# Chi-Squared Probability Function (χ2)

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A Chi-Squared Probability Function (χ2) is a Gamma probability function from a Chi-squared distribution family (based on a sum of squares of [math]\displaystyle{ k }[/math] independent standard normal random variables).

**AKA:**[math]\displaystyle{ \chi^2 }[/math].**Context:**- It has mode of either [math]\displaystyle{ 0 }[/math] when [math]\displaystyle{ v \leq 2 }[/math] the mode or [math]\displaystyle{ (v - 2) }[/math] otherwise.
- It has mean of [math]\displaystyle{ v }[/math]
- It has variance of [math]\displaystyle{ 2v }[/math]
- Its shape depends on the degrees of freedom with more degrees of freedom resulting is reduced skew.
- It can range from being a Continuous Chi-Square Distribution to being a Discrete Chi-Square Distribution.
- It can correspond to an Exponential Probability Function (when [math]\displaystyle{ v=2 }[/math]).
- It can be referenced by a Chi-Squared Statistic
- It can be used directly or indirectly in many tests of significance that approximate its distribution. (e.g. tests of deviations of differences between theoretically expected and observed frequencies - one-way tables; and the relationship between categorical variables - contingency tables).

**Example(s):**- [math]\displaystyle{ \chi^2(k=2,x=0.5) = \frac{1}{2^{0.5} \times (0.5 - 1)!) \times (0.5^{(0.5 - 1)}) \times (e^{(((-1) * 0.5) / 2)}} = 0.43939129... }[/math]
- [math]\displaystyle{ \chi^2(k=2,x=1) = }[/math] (1 / ((2^0.5) * ((0.5 - 1) !)) * (1.0^(0.5 - 1)) * (e^(((-1) * 1.0) / 2)) = 0.24197072...
- [math]\displaystyle{ \chi^2(k=2,x=2) = }[/math] (1 / ((2^0.5) * ((0.5 - 1) !)) * (2.0^(0.5 - 1)) * (e^(((-1) * 2.0) / 2)) = 0.10377687...
- …

**Counter-Example(s):****See:**Chi-Squared Test.

## References

### 2011

- (Wikipedia, 2011) ⇒ http://en.wikipedia.org/wiki/Chi-square_distribution
- QUOTE:In probability theory and statistics, the
**chi-square distribution**(also**chi-squared**or) with*χ*²-distribution*k*degrees of freedom is the distribution of a sum of the squares of*k*independent standard normal random variables. It is one of the most widely used probability distributions in inferential statistics, e.g., in hypothesis testing or in construction of confidence intervals. When there is a need to contrast it with the noncentral chi-square distribution, this distribution is sometimes called the**central chi-square distribution**. The chi-square distribution is used in the common chi-square tests for goodness of fit of an observed distribution to a theoretical one, the independence of two criteria of classification of qualitative data, and in confidence interval estimation for a population standard deviation of a normal distribution from a sample standard deviation. Many other statistical tests also use this distribution, like Friedman's analysis of variance by ranks. The chi-square distribution is a special case of the gamma distribution.

- QUOTE:In probability theory and statistics, the

### 2008

- (Upton & Cook, 2008) ⇒ Graham Upton, and Ian Cook. (2008). “A Dictionary of Statistics, 2nd edition revised." Oxford University Press. ISBN:0199541450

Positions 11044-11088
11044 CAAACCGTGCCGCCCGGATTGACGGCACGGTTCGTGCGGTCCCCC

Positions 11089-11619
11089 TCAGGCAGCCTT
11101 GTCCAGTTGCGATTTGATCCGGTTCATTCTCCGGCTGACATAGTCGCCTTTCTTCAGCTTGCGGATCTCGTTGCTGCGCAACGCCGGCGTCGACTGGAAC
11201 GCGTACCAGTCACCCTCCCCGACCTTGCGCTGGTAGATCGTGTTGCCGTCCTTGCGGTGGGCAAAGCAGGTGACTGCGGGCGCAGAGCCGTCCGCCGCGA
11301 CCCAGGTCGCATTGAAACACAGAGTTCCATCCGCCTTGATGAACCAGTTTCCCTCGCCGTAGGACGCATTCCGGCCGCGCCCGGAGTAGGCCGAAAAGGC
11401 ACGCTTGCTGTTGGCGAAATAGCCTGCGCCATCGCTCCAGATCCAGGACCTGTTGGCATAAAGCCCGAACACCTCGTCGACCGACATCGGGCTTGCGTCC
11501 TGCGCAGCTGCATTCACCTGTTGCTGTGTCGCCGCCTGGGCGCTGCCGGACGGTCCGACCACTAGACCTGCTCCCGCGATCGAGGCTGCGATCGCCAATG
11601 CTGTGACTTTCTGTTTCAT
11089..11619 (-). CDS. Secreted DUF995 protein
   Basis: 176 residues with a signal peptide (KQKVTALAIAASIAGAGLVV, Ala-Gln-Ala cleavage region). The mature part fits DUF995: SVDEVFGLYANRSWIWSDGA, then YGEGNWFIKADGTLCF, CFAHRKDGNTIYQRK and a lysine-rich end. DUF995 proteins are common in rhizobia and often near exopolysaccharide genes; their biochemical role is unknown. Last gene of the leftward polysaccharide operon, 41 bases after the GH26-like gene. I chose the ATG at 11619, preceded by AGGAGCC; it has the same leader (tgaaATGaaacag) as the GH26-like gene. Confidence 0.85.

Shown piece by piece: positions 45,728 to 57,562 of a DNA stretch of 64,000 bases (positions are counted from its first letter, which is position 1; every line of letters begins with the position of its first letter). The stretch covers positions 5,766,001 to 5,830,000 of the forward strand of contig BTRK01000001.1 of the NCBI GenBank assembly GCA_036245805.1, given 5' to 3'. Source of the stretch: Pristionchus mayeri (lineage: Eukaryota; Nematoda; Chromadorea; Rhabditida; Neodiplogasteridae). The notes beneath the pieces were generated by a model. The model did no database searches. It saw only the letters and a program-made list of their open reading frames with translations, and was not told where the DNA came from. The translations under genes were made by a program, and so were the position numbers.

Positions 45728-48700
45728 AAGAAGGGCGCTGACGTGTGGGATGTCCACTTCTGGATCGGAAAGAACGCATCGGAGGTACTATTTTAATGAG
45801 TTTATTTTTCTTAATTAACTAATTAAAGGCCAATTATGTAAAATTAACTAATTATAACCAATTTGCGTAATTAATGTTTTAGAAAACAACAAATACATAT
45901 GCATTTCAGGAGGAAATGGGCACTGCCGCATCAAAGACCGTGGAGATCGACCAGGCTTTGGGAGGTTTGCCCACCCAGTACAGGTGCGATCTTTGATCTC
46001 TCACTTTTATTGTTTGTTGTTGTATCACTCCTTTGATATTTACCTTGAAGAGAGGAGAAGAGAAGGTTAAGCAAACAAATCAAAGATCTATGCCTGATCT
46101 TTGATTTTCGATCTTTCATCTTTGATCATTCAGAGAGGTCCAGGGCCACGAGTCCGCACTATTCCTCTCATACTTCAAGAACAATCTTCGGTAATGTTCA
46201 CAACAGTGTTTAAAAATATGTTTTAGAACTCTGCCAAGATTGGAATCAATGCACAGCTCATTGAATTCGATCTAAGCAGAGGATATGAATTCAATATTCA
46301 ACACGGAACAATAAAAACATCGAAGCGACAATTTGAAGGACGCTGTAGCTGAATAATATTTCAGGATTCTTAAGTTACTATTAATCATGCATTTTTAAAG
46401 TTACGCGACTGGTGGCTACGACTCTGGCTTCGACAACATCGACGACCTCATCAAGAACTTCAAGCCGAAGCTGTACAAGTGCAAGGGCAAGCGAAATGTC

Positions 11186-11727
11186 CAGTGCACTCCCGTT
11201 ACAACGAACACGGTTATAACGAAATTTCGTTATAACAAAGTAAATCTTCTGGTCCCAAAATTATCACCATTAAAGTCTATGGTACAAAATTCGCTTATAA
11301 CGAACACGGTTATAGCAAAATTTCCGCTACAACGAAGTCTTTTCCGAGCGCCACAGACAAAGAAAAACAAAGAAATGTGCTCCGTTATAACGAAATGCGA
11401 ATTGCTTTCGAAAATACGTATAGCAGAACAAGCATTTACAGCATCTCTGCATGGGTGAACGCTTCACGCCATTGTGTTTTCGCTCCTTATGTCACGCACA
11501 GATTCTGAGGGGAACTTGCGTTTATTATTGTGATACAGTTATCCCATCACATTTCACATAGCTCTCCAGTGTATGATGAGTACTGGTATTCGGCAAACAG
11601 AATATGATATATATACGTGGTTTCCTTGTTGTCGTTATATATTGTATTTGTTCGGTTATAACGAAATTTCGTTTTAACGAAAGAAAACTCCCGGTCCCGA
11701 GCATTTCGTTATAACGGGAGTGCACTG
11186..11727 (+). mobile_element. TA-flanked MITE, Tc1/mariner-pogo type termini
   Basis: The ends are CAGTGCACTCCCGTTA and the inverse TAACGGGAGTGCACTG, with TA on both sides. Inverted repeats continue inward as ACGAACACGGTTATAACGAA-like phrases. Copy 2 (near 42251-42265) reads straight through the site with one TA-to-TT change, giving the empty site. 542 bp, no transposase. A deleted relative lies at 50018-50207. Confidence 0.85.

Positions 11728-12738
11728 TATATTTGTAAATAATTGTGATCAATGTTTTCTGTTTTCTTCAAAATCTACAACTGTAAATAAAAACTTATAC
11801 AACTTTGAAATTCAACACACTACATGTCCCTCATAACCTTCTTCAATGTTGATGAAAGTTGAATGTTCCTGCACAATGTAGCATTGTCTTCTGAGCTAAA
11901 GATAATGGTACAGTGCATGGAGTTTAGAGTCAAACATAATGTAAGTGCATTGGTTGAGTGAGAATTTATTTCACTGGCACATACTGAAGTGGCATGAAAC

- QUOTE:Chi-Squared [math]\displaystyle{ (\chi^2) }[/math] Distribution: If [math]\displaystyle{ Z_1, Z,2 ..., Z_v }[/math] and [math]\displaystyle{ v }[/math] are if independent standard normal variables, and if [math]\displaystyle{ Y }[/math] is defined by [math]\displaystyle{ Y = \sum_{j=1}^{v}Z_j^2 }[/math] then [math]\displaystyle{ Y }[/math] has a chi-squared distribution with [math]\displaystyle{ v }[/math] degrees of freedom (written as [math]\displaystyle{ \chi_v^2 }[/math]). The probability density function [math]\displaystyle{ f }[/math] is given by [math]\displaystyle{ f(y) = { e^{-\frac{1}{2}y } y^{(\frac{1}{2}{v-1}) } \over {2^\frac{1}{2}v}\Gamma(\frac{1}{2}v) } }[/math] where [math]\displaystyle{ \Gamma }[/math] is the gamma function. The form of the distribution was first given by Abbe in 1863 and was independently derived by Helmert in 1875 and Karl Pearson in 1900. It was Pearson who gave the distribution its current name. The chi-squared distribution has mean [math]\displaystyle{ v }[/math] and variance [math]\displaystyle{ 2v }[/math]. For [math]\displaystyle{ v \leq 2 }[/math] the mode is at 0; otherwise it is at [math]\displaystyle{ (v - 2) }[/math]. A chi-squared distribution is a special case of a gamma distribution. The case [math]\displaystyle{ (v = 2) }[/math] corresponds to the exponential distribution. Percentage points for chi-squared distributions are given in Appendix X. … All chi-squared distributions have ranges from 0 to [math]\displaystyle{ \infty }[/math]. Their shape is determined by the value of [math]\displaystyle{ v }[/math]. If [math]\displaystyle{ (v \gt 2) }[/math] then the distribution has a mode at [math]\displaystyle{ (v - 2) }[/math]; otherwise the mode is at 0.

### 2001

- (Leung & Malik, 2001) ⇒ Thomas Leung and Jitendra Malik. (2001). “Representing and Recognizing the Visual Appearance of Materials using Three-dimensional Textons.” In: International Journal of Computer Vision, 43(1). doi:10.1023/A:1011126920638
- QUOTE: … The significance for a certain chi-square distance is given by the chi-square probability function: P(χ2 | ν). … 9. Each element in the matrix [math]\displaystyle{ e_{ij} }[/math] is given by the chi-square probability function Figure 9.

### 1999

- (Lane, 1999) ⇒ D. Lane. (1999). “HyperStat Online Textbook". Chapter 16: Chi Square.